In broadcast media, one of the two ways media buyers and sellers measure cost-efficiencies is by CPP or cost-per-point. Cost-per-points are what keep buyers within their budgets. Buyers rely on Sqad or Media Market Guide to tell them what a CPP should be in an upcoming quarter, by market, by day part. Both services are very reliable in their reporting. CPP are based on the rating for a TV program relative to the cost. Ex. if the program cost $100 and the rating is a 5 then divide it and you come up with a $20 cost per rating point.
A professional media buyer should know what the CPP’s should be for all markets and can negotiate for a lower CPP rate which lowers your cost per thousand which means you reach more people for less money and have a more efficient and more effective campaign. How can a media buyer negotiate off the CPP? When you are buying time, you are buying it off of the program’s rating from a previous time period. Understanding media and the marketplace can give buyers the advantage to negotiating the rates lower. Knowing about new programming that can pull viewers, changes in TV programming, political interruptions, movie premiers, inventory conflicts, etc.
Ex: buyers to this coming Super Bowl will get CPP based off 2009 rating. But good buyers will negotiate and should take into account other factors such as, who will be playing in the super bowl, will the teams bring in that many eyeballs, will there be additional spots leading up that can be purchased, will there be competitive shows to pull viewers? These factors and more can be negotiated for a lower CPP or added value.
The other cost-efficiency measurement is CPM or cost-per-thousand. CPMs remain fairly constant across the country; however, they do vary by day part.
When a media buyer gets an avail sheet back from a television station, for example, that is double the CPM the media buyer believes the CPM should be, it does not really sound an alarm, as the buyer knows there is always room for negotiations and the stations expect the buyers to bring the initial rate submission down.
However, when someone is buying “direct” or without a media buyer they often buy directly from the rate card. Broadcast rate cards can change weekly or even daily depending on inventory. Instead of paying for how many eyeballs will be seeing that spot during that program, you often pay by supply and demand which could run double the amount of the actual value of the spot!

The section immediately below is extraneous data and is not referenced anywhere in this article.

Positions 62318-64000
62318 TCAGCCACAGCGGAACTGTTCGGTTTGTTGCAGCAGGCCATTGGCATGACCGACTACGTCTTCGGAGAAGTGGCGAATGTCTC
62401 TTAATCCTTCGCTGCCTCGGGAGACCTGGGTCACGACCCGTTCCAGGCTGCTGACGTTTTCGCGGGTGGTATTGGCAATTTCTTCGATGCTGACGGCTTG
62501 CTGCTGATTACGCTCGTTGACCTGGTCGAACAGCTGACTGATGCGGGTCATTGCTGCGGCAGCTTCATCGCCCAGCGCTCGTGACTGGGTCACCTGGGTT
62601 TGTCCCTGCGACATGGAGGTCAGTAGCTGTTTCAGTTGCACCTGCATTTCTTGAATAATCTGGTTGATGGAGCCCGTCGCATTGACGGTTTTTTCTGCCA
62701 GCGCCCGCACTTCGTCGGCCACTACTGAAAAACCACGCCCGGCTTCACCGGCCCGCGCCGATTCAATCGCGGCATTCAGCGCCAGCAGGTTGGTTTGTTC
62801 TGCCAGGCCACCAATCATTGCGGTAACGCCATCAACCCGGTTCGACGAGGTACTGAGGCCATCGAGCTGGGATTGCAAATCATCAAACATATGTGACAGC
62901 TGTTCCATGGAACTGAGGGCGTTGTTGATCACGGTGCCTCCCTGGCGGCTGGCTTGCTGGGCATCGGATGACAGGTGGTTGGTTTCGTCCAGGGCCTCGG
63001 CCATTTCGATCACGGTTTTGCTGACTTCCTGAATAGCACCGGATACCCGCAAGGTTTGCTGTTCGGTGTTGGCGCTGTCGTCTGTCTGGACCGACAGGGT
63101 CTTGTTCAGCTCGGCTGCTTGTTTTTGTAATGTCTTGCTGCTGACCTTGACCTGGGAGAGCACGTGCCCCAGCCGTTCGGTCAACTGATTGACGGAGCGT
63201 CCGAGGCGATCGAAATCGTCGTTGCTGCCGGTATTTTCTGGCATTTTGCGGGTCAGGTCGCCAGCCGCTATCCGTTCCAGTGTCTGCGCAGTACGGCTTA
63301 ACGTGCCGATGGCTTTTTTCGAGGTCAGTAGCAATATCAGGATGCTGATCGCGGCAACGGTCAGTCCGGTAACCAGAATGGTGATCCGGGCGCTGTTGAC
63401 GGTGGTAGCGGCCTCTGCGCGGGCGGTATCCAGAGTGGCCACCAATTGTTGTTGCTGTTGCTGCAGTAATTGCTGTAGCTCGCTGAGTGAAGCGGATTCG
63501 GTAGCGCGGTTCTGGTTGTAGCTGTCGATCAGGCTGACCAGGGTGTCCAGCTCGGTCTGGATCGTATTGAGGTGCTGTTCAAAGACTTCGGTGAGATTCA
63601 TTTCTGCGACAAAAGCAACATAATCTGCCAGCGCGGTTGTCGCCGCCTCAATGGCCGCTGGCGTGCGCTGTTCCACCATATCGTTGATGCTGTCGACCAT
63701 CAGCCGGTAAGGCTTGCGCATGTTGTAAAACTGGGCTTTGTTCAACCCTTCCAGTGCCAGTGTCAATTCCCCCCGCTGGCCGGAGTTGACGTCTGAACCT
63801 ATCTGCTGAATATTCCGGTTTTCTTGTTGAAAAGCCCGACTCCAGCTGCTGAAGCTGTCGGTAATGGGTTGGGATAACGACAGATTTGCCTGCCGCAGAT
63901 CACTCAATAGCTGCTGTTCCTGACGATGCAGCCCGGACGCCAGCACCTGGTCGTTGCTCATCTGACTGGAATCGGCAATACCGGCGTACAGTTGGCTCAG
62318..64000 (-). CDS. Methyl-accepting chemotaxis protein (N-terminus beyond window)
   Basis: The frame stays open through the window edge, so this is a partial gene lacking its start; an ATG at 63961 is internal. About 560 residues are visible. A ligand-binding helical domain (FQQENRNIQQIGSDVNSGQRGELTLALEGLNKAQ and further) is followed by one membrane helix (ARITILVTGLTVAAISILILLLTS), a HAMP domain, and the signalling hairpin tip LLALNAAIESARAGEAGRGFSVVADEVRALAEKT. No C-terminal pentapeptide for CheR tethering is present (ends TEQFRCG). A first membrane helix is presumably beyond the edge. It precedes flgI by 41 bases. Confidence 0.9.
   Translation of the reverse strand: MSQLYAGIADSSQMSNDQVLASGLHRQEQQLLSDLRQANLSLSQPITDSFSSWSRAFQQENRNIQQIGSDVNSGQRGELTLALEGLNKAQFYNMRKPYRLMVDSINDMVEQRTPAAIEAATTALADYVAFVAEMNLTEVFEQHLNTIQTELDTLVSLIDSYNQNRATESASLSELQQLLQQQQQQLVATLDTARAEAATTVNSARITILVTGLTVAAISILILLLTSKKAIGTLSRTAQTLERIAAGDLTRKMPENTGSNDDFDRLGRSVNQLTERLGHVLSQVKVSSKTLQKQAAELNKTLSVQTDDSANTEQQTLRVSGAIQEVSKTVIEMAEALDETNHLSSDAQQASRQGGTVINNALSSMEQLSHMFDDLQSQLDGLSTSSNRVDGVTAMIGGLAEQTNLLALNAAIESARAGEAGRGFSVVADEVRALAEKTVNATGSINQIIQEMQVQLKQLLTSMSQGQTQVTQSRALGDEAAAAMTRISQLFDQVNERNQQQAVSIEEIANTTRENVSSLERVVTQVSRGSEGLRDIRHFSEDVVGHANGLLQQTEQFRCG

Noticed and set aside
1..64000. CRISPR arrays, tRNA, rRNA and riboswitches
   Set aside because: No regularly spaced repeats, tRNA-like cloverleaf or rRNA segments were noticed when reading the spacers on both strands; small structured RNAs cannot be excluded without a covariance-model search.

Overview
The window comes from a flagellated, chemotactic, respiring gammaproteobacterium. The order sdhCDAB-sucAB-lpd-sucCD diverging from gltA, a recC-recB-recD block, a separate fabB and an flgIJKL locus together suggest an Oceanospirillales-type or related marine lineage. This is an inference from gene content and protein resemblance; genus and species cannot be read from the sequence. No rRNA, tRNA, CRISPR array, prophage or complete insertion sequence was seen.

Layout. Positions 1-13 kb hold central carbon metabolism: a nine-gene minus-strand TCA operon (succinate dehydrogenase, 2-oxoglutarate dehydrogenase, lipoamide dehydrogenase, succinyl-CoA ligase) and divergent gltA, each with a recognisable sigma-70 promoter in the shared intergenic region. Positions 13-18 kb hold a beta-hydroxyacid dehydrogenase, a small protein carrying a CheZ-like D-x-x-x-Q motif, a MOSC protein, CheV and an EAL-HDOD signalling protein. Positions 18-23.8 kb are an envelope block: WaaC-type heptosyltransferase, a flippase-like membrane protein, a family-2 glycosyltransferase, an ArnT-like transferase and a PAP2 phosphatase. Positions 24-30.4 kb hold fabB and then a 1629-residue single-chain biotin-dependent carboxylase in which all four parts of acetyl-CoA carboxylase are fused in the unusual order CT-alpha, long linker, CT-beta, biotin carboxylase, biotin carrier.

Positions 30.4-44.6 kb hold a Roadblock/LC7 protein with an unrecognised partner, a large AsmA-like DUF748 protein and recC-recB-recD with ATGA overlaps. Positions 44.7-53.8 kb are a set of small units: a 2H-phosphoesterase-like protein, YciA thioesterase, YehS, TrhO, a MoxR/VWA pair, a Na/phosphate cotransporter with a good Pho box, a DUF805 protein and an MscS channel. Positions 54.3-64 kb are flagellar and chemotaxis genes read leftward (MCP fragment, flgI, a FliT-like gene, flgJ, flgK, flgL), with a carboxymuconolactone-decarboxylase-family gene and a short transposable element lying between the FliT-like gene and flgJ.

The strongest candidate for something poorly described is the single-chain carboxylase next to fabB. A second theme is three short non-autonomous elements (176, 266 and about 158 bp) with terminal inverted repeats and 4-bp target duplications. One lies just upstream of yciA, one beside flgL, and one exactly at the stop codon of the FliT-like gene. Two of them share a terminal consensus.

In defense of broadcast, it can sometimes benefit the customer to buy direct. If the media inventory is high, then they offer “fire sales” or buy today offers. Problem with this strategy is that they have high inventory for a reason. The programs have low ratings or it is off season and less people are watching the programming. Most often you pay too much for the CPP/CPM and too much for the schedule. It just appears to be a good deal because it is a cheaper rate than what you are used to paying. If you are buying media direct from the media company, you must know how many people watch the programs that you are interested in purchasing, you must know what demographic groups are watching the programs, you must know the ratings for those programs, you must know what that airtime should cost for your specific market on a cost per point and a cost per thousand basis, and you must know other negotiating tactics to get the best values. Otherwise, how is it possible for you to get the best pricing for your media schedule?
Media buying and planning is very technical and requires a lot of research, experience and understanding of the programs for cable and network. If you want to have an efficient schedule that is also effective, you should have a media buyer that represents your company and not rely on the media company that you are buying from to negotiate the deal. Of course their interests are to charge you the most money for your schedule. What makes their profits higher? Higher rates for advertisers. It would be like having a car salesman negotiate your next car deal for you. Buyer beware!